Enter the maze

Composing music with home-made software

Ancient piano keys

Music is often referred to as the most scientific of the arts, because of the vast knowledge a composer must possess in order to create original music. Sinan Bokesoy, a Turkish composer studying at the University of Paris VIII, France, raises the scientific dimension of composing music to a new level, though. He believes that innovation is key to music composition, and recently submitted his PhD on his approach to sound generation, 'macro sound'.

He started to develop his own programs back in 2001 as a way of creating unique sounds that he could not obtain using available music tools. He was used to creating sounds with commercial synthesizers and software, but he felt that these sounds were not original enough. As a result he created his own called Stochos. It is a kind of synthesizer, but instead of creating sounds from scratch, it uses sound samples to generate complex and evolving sound textures. The name Stochos refers to the stochastic (ie random) music process that was used by Iannis Xenakis in his music in the 1950s. The program recombines and organises the repetition of a sound sample, such as the sound of a clarinet or a soprano voice, to create rich sound textures, sometimes with unexpected results. He refers to these unexpected results as 'emergence', a feature that he has been specifically pursuing when developing Stochos. He claims that mixing these sounds with traditional instruments enables him to create a 'psychoacoustic melody' by contrasting the timbres of the sound.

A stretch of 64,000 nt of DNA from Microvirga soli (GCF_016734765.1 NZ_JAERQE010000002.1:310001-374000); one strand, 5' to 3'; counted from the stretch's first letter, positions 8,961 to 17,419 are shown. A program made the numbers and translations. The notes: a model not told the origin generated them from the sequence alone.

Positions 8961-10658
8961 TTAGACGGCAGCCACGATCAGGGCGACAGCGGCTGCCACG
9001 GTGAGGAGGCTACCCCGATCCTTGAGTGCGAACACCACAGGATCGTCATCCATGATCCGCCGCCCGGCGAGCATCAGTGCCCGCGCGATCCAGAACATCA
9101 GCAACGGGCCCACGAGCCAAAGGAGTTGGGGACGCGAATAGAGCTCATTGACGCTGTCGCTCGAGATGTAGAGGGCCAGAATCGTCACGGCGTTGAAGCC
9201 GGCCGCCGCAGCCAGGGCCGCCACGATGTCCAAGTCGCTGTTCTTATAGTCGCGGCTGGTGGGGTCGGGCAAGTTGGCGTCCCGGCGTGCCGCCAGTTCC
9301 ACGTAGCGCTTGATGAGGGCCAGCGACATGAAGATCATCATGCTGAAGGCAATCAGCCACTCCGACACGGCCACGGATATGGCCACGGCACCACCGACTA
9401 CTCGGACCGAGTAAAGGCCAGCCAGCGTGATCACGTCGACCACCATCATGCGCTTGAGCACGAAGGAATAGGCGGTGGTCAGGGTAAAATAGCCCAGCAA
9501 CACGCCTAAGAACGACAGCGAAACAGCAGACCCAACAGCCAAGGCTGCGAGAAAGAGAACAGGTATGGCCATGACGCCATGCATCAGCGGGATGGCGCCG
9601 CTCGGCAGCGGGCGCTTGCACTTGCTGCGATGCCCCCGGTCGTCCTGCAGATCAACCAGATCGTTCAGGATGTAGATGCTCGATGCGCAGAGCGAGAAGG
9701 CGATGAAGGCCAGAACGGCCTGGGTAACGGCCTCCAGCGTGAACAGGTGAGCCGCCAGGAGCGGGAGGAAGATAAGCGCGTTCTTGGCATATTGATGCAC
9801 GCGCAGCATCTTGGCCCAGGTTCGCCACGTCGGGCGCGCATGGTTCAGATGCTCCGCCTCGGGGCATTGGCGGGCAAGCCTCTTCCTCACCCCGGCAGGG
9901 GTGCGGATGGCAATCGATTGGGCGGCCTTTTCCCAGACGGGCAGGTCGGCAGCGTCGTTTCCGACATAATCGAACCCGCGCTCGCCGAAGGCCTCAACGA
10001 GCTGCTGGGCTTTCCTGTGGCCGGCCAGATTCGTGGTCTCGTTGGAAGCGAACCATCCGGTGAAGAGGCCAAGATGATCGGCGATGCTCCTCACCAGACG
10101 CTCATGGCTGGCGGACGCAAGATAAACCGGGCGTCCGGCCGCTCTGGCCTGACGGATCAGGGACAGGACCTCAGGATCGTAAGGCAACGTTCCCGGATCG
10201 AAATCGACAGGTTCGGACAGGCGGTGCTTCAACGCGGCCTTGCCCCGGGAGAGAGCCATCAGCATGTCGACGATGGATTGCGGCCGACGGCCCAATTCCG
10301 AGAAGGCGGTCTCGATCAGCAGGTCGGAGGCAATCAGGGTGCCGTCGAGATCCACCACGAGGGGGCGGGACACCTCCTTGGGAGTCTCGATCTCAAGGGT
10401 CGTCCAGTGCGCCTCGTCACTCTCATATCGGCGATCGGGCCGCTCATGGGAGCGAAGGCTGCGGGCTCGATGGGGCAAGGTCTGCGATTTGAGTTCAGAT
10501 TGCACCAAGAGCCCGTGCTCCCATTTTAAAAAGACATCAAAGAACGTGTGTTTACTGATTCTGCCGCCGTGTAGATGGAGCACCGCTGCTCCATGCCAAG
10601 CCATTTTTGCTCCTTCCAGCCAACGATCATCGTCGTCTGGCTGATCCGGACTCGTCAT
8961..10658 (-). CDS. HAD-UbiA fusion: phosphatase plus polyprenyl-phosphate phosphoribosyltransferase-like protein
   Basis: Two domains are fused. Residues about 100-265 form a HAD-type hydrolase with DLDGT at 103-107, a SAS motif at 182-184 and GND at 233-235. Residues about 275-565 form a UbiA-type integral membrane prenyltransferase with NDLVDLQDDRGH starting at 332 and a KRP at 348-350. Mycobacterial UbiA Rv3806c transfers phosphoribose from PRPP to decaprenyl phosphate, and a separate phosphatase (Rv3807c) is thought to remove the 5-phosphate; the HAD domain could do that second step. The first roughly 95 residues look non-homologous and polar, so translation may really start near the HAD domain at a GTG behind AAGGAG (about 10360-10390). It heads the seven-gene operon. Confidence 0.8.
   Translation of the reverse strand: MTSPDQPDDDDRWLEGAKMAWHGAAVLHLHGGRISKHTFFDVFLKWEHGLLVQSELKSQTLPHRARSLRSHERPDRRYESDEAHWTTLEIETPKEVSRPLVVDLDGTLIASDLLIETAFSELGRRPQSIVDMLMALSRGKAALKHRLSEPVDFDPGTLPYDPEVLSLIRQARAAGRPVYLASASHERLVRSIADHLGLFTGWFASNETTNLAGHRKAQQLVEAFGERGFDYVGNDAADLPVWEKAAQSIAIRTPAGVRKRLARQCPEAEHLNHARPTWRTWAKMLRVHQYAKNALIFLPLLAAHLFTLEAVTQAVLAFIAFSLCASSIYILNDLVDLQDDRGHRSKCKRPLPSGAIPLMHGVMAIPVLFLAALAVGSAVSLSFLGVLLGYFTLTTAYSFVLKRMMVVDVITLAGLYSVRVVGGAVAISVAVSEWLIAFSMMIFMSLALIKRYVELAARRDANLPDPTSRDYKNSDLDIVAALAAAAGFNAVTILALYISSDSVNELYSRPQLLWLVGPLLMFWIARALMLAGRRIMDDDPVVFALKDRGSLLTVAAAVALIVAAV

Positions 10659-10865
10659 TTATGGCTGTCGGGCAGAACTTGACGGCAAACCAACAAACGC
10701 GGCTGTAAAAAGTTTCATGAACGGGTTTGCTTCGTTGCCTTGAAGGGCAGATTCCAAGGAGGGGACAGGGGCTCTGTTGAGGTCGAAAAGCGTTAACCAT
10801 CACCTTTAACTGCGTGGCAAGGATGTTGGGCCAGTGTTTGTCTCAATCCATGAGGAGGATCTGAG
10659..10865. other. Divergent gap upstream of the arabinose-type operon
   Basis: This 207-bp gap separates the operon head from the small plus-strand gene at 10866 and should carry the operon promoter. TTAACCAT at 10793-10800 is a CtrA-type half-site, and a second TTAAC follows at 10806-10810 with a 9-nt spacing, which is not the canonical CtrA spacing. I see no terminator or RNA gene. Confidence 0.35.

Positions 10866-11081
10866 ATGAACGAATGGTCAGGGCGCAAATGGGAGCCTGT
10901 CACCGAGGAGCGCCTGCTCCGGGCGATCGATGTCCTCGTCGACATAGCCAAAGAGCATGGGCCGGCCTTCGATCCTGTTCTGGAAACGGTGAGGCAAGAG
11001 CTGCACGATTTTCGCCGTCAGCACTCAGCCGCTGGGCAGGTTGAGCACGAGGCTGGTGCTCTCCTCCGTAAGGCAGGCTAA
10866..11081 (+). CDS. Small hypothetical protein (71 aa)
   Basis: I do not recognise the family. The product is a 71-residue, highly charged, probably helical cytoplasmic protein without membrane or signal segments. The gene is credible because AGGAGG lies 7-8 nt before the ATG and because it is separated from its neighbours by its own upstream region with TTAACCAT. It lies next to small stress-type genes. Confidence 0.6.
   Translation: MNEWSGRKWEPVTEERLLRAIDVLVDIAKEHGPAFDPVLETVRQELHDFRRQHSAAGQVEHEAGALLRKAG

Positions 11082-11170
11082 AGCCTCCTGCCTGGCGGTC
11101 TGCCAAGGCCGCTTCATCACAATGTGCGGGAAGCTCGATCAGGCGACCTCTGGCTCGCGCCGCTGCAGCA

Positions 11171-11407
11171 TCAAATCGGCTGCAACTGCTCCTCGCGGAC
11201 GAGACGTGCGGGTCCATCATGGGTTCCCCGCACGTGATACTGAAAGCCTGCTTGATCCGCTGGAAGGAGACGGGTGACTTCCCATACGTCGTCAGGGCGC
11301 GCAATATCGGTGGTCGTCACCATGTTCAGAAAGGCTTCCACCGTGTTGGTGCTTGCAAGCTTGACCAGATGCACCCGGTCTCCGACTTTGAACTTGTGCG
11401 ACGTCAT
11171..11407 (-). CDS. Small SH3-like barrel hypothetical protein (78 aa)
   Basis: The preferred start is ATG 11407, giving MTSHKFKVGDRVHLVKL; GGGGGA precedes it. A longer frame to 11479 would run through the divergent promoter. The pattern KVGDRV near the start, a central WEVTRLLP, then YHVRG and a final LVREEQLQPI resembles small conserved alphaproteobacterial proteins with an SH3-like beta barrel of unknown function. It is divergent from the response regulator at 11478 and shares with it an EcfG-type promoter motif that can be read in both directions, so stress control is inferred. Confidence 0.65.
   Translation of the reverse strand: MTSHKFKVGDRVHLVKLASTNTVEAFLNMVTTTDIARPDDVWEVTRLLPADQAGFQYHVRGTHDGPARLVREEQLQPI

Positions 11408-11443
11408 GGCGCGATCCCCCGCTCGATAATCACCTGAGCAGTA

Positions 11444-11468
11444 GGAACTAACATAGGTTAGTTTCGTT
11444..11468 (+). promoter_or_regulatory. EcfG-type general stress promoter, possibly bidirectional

This work has not only led to a PhD thesis but also an album, "Tales of Future" combining traditional music with that of Stochos.